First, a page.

The job of sewer workers in Barcelona could be about to become much easier with the aid of a fleet of unmanned aerial vehicles tasked with inspecting the city's vast network of underground tunnels.
Drones could take over the tricky inspection work within two years, if a scheme in Barcelona gets the go-ahead
The plan is to launch a fleet of flying "sewer drones" which would
inspect the state of the city’s sewers, as well as measuring air and
water quality and keeping track of the state of the walls and blockages.
The drones would, at least in part, replace sewer workers, who do an
unpleasant and, often, dangerous job patrolling the city’s dirty
As well as limiting the risks to people working in the sewers, the
drones would provide more precise inspections and even reduce the cost
of cleaning, according to the project’s founders.
"This is the first time we have researched the profitability of using
drones in this kind of activity," Daniel Serrano, of Eurecat, one of the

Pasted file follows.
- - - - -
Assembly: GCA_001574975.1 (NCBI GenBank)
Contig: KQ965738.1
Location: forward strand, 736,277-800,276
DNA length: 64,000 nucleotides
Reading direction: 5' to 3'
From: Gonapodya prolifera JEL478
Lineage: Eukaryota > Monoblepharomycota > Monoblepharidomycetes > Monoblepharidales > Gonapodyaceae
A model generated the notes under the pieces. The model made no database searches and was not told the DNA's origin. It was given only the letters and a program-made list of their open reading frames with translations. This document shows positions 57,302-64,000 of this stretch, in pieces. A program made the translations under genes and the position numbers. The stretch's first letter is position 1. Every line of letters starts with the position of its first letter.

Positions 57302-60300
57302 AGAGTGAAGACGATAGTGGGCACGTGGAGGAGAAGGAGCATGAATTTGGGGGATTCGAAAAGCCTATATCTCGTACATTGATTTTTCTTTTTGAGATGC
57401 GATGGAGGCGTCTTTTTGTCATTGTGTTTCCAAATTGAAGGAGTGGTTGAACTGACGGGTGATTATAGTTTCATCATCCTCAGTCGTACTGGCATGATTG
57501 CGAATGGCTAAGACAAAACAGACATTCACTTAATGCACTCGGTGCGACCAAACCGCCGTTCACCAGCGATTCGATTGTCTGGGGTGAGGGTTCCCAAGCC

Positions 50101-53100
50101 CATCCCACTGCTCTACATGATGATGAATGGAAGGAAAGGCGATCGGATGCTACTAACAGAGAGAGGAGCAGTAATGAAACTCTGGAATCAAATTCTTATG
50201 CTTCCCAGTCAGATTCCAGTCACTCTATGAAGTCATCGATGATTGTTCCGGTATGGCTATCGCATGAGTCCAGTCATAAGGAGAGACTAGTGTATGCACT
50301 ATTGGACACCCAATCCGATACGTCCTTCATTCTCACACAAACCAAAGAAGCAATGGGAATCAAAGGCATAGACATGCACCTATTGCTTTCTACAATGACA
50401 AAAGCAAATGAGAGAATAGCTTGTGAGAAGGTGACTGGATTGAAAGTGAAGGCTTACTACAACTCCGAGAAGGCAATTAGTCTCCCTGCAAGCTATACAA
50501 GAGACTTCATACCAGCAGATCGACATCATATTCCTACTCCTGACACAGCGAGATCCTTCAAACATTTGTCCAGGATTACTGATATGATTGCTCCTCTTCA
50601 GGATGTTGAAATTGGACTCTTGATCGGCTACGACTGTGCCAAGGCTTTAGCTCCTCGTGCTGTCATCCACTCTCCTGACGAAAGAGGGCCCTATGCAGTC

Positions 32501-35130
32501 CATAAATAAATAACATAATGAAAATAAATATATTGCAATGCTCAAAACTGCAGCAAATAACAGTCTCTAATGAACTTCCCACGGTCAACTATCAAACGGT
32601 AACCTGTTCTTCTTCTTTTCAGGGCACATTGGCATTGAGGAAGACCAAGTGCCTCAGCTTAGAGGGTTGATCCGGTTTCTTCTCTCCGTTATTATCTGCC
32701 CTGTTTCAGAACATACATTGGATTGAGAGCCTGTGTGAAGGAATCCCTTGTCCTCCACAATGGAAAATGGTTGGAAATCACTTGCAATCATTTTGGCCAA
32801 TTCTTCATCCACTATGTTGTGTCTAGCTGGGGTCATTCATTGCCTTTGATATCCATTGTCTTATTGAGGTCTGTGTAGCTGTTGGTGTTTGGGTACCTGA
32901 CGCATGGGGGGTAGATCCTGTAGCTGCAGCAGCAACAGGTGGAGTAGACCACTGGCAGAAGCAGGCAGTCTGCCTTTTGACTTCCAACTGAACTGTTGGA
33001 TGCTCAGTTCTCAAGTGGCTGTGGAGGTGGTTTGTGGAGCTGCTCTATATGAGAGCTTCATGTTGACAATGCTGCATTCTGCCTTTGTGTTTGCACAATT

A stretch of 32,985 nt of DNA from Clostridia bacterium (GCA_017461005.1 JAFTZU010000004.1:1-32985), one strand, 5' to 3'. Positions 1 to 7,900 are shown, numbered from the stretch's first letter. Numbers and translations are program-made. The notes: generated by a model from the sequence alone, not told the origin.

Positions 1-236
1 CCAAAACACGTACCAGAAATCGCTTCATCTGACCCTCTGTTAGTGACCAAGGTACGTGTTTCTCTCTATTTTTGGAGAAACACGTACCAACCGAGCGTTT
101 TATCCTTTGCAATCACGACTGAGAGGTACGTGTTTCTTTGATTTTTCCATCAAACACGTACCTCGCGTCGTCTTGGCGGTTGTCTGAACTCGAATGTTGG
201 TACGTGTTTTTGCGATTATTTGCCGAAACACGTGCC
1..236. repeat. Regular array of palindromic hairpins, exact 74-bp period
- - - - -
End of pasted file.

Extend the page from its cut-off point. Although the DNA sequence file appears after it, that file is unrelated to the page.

companies taking part in the project, told Spain's El País newspaper.
Other groups making up the team include German robotics company Ibak
and drone operator Simtech Design, as well as the FCC, which currently
looks after Barcelona’s 1,500km long network of sewers.
Drones would be controlled from a van on the surface and people would
only have to descend into the sewers to change the flying machines'
The first trials of the project took place on December 1st, which will
be followed by more rigorous testing in the coming months.
But there could be a hitch. The drones that are currently available are
too big to patrol the majority of the narrow tunnels of Barcelona’s
sewers: experts estimate that at the moment they could only fit through
39 percent of the network of tunnels.
The challenge now for the companies behind the project is to make
smaller, lighter drones, that could fit through the narrow gaps in the
sewer system and could work for longer periods without needing a change
Sewer workers currently use cables and tiny robots to access the
hard-to-reach spaces in the underground tunnels. Those robots can access
around 55 percent of Barcelona's sewerage network.